“Well you may think the world’s black and white / And you’re dirty or you’re clean / You better watch out you don’t slip / Through them spaces in between” — Bruce Springsteen
Spring 1983. A rookie Literature teacher at Ware County High School, I stood mortified as Principal Don Spence seated himself in the rear of the classroom for my final observation.
I was mortified not because I was unprepared, but because I could not imagine how he would react to what we were doing in class. First student scheduled up for the day was analyzing “Sympathy for the Devil,” written by Mick Jagger.
Since day one, I taught a unit on “Music Lyrics as Poetry,” and while it was always popular with the students and me, I wondered if administrators would react negatively.
I stole the idea. I pinched it from an English teacher at Swainsboro High School who taught music as poetry. She came in after I had graduated, but she taught my wife back in the 1970s, and Susan loved her.
The highlight of the class, according to Susan, was how she analyzed Don McLean’s monster hit, “American Pie.” Just listening to Susan describe how exciting and stimulating that was, I decided to incorporate such an arrow in my quiver.
Funny thing about that English teacher whom I never had the honor of studying under, was that in the second half of the 1980s, I taught her son at Swainsboro High School, and you guessed it: he had no choice of what song he analyzed for the class. It was “American Pie” or bust. I encouraged him to work with his mother. You see, if I couldn’t study under her directly, I would at least take the ninja approach.
As expected, he slayed. I never doubted him.
Not so much back in 1983 with Don Spence sitting in my classroom and a painfully nervous, brilliant young lady standing in front of the class of 11th graders with the lyrics to “Sympathy for the Devil” by the Rolling Stones on a sheet of paper rolled up in her hand.
As fate would have it, what transpired during those 40 minutes or so down in that Waycross, Georgia classroom was pure magic. There’s no other way to describe it.
That little lady, who normally threw words around like manhole covers, opened up on that glorious spring morning and held court. She mesmerized us to the point that even Mr. Spence was asking questions.
While I suggested confidently the narrator had to be Satan himself, she insisted that such an assumption was only a guess and could not be supported by the text:
“Just as every cop is a criminal / And all the sinners saints / As heads is tails / Just call me Lucifer / Cause I’m in need of some restraint.”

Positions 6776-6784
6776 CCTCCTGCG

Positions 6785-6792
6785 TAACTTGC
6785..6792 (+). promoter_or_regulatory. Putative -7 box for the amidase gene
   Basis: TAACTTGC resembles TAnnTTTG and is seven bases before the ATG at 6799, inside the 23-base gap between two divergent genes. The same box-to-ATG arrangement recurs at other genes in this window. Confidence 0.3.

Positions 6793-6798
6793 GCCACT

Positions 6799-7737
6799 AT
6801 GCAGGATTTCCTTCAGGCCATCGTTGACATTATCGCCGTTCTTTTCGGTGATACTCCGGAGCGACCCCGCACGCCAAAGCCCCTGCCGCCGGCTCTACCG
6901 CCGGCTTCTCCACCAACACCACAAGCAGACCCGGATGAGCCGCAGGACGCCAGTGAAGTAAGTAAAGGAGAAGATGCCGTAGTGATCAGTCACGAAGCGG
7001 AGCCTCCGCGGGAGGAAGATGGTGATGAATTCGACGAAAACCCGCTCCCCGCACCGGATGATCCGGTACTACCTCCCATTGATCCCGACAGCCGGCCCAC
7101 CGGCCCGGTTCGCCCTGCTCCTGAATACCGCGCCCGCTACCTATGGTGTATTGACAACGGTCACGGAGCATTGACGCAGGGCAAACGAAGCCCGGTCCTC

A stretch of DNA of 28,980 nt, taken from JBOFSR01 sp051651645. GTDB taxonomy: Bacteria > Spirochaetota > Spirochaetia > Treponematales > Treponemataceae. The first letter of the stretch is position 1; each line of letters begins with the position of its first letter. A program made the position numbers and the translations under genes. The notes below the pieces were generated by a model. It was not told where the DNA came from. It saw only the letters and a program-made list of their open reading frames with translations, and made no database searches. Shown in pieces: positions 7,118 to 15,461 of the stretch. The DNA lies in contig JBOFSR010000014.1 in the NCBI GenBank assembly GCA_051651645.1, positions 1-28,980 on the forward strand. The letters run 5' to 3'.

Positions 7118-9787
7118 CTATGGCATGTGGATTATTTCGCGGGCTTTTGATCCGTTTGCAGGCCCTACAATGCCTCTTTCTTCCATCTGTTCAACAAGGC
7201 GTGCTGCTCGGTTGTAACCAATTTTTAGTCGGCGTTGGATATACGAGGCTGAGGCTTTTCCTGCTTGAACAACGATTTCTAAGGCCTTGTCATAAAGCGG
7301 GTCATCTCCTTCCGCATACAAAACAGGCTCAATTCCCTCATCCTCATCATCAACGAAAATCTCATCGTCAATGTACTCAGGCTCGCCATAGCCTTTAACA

I’ll never forget her argument since it backed me down in front of 25 other students and my principal. It boiled down to “just call me” is not exactly the same as “I am.”
She felt that perhaps the narrator was not Lucifer, but someone else completely. “Who in the world could that be?” I remember asking.
“It could be everyone,” she answered.
She then proceeded to use the lines in another stanza about the murder of the Kennedy brothers to prop up her argument.
“I shouted out ‘Who killed the Kennedys?’ / When after all it was you and me.”
The narrator admits that while he had a hand in the assassinations, he insists that society is also responsible and should own up to our part in the crimes.
Lightning in a bottle on observation day.
I took a long, circuitous route to get to the subject of this column.
Recently, a very good friend stopped me, and we discussed the column that I had written a few weeks back about Putin and the invasion of Ukraine. He was adamant in his opinion that my opinion was garbage. It’s not the first time we disagreed, and it certainly won’t be the last. I’m honored that he even reads my column, and I have enjoyed mentally jousting with him for 50 years.
He is a dear friend and I love him.
When I originally penned that piece, I felt people would aggressively disagree with my premise. But I continue to wonder if the West is not completely without fault. Putin’s decision to invade Ukraine did not come out of a vacuum. I just have a haunting suspicion the clown circus that is D.C. and the media are not being honest about Putin’s true purpose.
Maybe it’s weapons of mass destruction. That seems to be a common excuse for war criminals. After all, today’s Ukraine is yesterday’s Iraq.
Again, I reiterate, Putin (Bush) is a monster, a devil, if you will, who invaded a sovereign nation and is responsible for the death and suffering of innocent people. May he (they) rot in hell and may we never have sympathy for such devils.
My email is email@example.com. I welcome all comments and/or suggestions. We have many crazy things going on in the world right now. I’m looking for answers like everyone else.
Ronnie Cameron is a 1973 graduate of Swainsboro High School and completed undergraduate and postgraduate studies at Georgia Southern. Cameron has enjoyed a journeyman’s life, including stints in The Army Nuclear Air Defense Command, journalist, high school English teacher and football coach, tanker truck driver specializing in hazardous chemicals, CDL instructor, and part-time columnist for The Crossroads Chronicle. He is presently retired and resides in Kemp.